That's not a tiny man. That boulder—shot by Icelandic photographer, volcano adventurer and overall awesome guy Ragnar Sigurdsson—stands 50 feet high, weighs about 1,000 tons, and it wasn't there before. Who put it there?
The gigantic black hole at the center of the huge M87 galaxy is doing its best impression of an Icelandic volcano, ejecting waves of particles that are disrupting star-creating gas just like bursts of volcanic gas can affect atmospheric ash.
A little over a week ago, a videographer visited the site of Icelandic volcano Eyjafjallajökull to capture what the constant eruption looked like in early May. This gorgeous video is the result.
What a difference giant volcanic ash makes. Watch the skies change completely in this time-lapse video, showing air traffic returning to normal after being grounded due to the volcano. It gets pretty busy up there.
We're not quite back to the pre-plane era, but air travel over and around the north Atlantic might get a lot more disrupted in the coming years.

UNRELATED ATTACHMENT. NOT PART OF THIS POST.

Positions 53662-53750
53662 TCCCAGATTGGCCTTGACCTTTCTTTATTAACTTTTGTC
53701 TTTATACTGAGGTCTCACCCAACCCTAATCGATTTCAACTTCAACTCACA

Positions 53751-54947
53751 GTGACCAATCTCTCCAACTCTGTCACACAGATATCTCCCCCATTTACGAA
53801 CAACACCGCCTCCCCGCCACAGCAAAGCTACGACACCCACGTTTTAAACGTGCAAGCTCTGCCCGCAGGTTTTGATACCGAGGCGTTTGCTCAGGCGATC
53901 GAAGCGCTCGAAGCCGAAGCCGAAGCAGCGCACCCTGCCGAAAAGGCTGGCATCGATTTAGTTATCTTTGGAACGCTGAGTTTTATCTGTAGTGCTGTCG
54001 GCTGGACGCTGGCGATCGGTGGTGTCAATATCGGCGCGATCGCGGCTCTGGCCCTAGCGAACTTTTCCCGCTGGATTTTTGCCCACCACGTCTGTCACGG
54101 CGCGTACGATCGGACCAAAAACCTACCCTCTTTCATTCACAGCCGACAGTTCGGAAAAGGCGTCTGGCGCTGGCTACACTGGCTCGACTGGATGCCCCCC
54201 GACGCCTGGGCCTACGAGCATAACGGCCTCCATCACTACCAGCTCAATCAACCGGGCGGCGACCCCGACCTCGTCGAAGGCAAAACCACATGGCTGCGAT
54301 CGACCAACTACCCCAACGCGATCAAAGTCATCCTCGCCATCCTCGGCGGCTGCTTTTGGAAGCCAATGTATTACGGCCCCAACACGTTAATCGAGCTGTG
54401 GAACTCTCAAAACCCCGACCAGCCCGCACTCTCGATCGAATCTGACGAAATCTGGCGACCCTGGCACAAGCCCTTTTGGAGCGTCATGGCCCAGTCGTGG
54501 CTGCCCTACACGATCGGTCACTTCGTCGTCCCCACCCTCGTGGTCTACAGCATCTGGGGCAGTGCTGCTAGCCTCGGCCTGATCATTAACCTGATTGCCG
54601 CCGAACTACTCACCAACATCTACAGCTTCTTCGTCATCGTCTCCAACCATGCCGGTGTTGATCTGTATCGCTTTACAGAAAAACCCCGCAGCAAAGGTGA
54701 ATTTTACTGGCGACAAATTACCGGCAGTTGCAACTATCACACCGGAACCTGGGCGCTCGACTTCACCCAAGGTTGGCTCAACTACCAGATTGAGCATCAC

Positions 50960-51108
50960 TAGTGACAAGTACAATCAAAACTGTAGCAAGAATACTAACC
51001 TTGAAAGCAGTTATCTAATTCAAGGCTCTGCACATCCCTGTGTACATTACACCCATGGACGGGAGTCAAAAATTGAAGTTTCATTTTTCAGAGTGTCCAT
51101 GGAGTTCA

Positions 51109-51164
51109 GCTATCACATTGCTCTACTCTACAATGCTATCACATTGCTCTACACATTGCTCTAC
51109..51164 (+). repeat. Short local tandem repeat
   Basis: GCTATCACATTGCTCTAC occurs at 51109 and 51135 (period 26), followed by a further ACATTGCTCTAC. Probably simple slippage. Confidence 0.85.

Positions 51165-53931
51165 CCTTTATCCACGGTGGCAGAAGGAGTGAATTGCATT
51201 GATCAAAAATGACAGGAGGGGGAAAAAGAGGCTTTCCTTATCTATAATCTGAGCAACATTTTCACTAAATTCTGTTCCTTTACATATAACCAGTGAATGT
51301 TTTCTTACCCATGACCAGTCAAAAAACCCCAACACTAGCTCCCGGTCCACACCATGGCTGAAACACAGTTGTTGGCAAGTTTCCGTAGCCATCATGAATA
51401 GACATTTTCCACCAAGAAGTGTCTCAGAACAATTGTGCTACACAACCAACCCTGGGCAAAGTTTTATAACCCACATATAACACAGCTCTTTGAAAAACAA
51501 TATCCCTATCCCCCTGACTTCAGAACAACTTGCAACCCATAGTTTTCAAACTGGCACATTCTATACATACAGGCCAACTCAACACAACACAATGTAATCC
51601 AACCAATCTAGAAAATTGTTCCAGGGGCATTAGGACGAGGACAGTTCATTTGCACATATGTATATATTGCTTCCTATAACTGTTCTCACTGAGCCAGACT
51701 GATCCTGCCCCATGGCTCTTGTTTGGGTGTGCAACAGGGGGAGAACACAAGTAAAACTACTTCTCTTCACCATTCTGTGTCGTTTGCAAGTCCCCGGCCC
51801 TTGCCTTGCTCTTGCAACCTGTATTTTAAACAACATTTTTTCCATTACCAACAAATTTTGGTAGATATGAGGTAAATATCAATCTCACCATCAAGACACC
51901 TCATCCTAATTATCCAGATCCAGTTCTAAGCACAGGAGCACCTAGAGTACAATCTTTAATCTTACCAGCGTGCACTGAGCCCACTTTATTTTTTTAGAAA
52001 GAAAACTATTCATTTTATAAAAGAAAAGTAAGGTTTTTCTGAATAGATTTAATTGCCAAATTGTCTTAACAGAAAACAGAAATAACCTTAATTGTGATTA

The ongoing eruption of Icelandic volcano Eyjafjallajökull has filled the atmosphere with so much dust that airplanes throughout the world are grounded. These incredible photographs show the lightning-laced wrath of the volcano that won't stop.
Mt. Eyjafjallajökull is wreaking havoc on European travel right now, but what about the continent's environment? That's a lot of CO2 in the air, after all, but you'd be surprised to learn the airplanes it's grounded are much, much worse.
It's scaremongering at best, but yesterday's volcanic ash story has turned into a right old mess for the aviation industry, with all planes grounded until at least Sunday in the UK. Even worse, a much larger volcano could erupt.
Chaos is reigning across Western Europe today, with hundreds of flights canceled due to volcanic ash sweeping across the continent. The pulverized rock and glass from the Icelandic Eyjafjallajokull glacier volcano is harmful to the engines of airplanes, apparently.